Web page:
October 2021 News


October 27th, 2021

Accessing Student Report Cards – October 2021

CMCSS student report cards for the first nine weeks of the 2021-22 school year will be available on Wednesday, October 27. Parents/guardians will access report cards online using the CMCSS Parent Self-Service webpage at parents.cmcss.net.

If parents/guardians have issues accessing their child’s report card using CMCSS Parent Self-Service, they can contact their child’s enrolled school.

The report card available through Parent Self-Service is considered the official report card with comments for the grading period.

At any time, parents/guardians can check their student’s academic progress on PowerSchool. PowerSchool is the official grade book and attendance tracker for CMCSS. While some digital learning platforms have a grade book, please note that official grades will only be recorded in PowerSchool.

TNREADY DATA

TNReady data from the 2020-21 school year will be sent home with your student(s) beginning Wednesday, October 27. Please contact your child’s enrolled school if you do not receive this information.

CREATING A POWERSCHOOL ACCOUNT

If you need to create a PowerSchool account, visit powerschool.cmcss.net, click the Create Account tab, and complete the form.

Families will need an Access Code for each child. Access codes can be obtained through the parents.cmcss.net portal by clicking on “Get Student Security Info” and following the steps listed in the video below.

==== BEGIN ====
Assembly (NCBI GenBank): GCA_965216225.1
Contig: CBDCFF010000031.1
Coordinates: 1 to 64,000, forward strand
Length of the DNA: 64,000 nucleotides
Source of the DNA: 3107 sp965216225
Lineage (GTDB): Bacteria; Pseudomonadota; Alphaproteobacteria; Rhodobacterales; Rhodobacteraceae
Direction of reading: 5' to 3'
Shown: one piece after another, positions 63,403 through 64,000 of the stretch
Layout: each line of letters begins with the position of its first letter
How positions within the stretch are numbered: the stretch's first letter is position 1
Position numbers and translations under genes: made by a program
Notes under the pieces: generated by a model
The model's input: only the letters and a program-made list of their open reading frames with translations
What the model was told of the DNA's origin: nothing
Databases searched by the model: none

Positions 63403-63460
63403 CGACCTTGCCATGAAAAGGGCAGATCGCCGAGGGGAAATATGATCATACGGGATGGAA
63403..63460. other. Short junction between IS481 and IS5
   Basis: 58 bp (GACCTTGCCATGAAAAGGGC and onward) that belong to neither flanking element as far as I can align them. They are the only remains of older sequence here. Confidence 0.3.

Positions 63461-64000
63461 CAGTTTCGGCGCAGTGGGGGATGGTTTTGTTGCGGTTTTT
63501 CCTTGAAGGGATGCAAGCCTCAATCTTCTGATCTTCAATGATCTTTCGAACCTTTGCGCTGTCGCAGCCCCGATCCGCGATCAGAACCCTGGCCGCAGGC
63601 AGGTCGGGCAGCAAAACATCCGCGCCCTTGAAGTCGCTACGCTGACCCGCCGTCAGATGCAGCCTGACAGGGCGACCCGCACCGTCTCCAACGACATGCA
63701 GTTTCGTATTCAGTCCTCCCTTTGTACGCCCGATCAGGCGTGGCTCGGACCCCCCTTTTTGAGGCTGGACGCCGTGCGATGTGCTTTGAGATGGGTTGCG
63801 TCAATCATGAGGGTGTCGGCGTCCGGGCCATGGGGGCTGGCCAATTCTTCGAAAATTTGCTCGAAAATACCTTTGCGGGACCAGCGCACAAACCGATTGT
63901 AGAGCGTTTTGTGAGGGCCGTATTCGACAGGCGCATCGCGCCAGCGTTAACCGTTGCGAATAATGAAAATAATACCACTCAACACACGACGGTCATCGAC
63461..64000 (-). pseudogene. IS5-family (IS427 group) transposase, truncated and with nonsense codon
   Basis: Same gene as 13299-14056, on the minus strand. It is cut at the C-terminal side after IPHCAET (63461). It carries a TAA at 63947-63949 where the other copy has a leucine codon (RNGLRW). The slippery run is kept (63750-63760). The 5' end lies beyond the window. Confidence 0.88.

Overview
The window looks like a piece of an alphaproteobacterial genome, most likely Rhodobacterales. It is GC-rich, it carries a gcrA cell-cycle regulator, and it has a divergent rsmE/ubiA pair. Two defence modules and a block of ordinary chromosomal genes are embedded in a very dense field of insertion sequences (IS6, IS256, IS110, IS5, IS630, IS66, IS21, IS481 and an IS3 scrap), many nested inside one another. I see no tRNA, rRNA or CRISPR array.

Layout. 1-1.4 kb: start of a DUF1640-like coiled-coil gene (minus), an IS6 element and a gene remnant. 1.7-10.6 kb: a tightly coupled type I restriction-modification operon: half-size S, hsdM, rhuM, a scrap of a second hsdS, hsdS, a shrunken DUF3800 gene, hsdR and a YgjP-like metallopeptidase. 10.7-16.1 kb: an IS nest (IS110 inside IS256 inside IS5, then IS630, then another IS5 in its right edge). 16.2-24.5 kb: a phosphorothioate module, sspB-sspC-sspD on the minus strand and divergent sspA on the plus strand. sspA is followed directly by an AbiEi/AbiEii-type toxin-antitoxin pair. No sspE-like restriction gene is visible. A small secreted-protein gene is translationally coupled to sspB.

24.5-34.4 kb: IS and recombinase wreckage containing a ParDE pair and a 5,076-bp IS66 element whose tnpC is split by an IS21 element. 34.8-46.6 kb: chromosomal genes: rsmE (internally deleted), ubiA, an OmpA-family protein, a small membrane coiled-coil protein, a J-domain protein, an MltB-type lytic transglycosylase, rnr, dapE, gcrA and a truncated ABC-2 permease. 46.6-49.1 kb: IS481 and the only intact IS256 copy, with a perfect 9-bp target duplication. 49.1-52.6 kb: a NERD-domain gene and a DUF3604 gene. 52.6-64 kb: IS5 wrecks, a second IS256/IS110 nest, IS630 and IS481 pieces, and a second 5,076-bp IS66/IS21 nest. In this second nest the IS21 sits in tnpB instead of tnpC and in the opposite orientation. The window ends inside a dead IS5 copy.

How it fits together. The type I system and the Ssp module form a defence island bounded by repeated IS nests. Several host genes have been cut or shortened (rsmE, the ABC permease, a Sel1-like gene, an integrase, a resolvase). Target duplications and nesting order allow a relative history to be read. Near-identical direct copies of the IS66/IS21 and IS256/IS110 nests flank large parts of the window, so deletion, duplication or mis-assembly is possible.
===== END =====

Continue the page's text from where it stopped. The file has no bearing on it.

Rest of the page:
PowerSchool Access Codes: https://ior.ad/7PBU

16 STEPS

1. To begin, navigate to cmcss.net and click Students & Parents

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2. Click Parents

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3. Click Parent Self-Service

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4. Scroll down and click on Get Student Security Info

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5. Enter the student’s first name

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6. Type Middle Name

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7. Type Last Name

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8. Click Month

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9. Click Day

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10. Click Year